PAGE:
20% of the public think British athletes should boycott next year’s Winter Olympics in Russia, although almost four in ten Britons aged 18-24 want the boycott
Last Wednesday, August 7th, Stephen Fry published an open letter calling for a boycott of the 2014 Winter Olympics in Sochi, Russia, over recent anti-gay measures passed in the country. The letter, which was shared extensively on social media and was followed by a public protest in London over the weekend, even earned a response from Prime Minister David Cameron himself, who expressed his “deep concern about the abuse of gay people in Russia” but stopped short of backing a boycott.
New YouGov research reveals the public largely sides against a boycott, but younger voters show significant solidarity with Fry’s cause.
Overall 63% of the British public think British athletes should not boycott the 2014 Winter Olympics over anti-gay policies in Russia, which include laws outlawing gay pride events and banning the provision of information about homosexuality to under 18s. One in five Britons, or 20%, support the boycott.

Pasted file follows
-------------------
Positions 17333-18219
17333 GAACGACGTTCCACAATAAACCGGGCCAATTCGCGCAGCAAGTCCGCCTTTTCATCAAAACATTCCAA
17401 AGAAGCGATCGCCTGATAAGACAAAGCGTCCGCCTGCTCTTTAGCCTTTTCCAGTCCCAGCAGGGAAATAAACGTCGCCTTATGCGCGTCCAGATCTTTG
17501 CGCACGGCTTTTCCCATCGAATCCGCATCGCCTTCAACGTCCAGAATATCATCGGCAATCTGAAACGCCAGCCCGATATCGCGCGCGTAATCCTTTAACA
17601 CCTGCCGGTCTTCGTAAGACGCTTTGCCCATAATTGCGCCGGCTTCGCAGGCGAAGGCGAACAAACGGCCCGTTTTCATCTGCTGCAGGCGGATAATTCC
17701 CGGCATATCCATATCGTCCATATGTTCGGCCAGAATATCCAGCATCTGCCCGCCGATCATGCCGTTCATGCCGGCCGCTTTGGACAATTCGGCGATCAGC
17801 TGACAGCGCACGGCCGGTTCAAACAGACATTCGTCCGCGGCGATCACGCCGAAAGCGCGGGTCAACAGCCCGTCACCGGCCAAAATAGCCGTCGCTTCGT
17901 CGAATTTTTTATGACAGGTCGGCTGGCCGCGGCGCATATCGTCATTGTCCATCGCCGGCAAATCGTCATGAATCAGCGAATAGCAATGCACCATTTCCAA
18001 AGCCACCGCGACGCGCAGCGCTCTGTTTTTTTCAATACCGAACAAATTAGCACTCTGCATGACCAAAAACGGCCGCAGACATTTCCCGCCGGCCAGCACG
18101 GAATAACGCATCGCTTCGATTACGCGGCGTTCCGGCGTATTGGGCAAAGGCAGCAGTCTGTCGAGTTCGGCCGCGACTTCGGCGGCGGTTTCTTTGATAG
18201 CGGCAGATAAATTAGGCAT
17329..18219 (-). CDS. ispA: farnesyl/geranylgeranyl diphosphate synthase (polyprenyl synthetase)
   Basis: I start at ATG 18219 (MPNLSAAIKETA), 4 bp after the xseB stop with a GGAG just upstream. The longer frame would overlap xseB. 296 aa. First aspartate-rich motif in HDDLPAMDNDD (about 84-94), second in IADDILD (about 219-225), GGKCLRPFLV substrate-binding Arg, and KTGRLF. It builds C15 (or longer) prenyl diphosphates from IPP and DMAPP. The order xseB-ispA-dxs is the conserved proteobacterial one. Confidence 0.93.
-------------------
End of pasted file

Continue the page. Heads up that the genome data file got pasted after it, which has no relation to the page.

Younger people in Britain support the boycott in significant numbers. The youngest British adults, for instance, are about as likely to support the boycott (as 38% do) as they are to oppose it (as 40% do). However, Britons aged 65 and up say Britain should not boycott the games by a substantial margin of 75% to 12% who support the boycott.
Fry himself told the BBC that it is “probably not realistic” to expect the boycott to actually happen, although it remains realistic to call for it and to get people thinking about the issue. In his letter Fry compared the 2014 Games to the 1936 Olympic Games, which took place in Nazi Germany.Image: Getty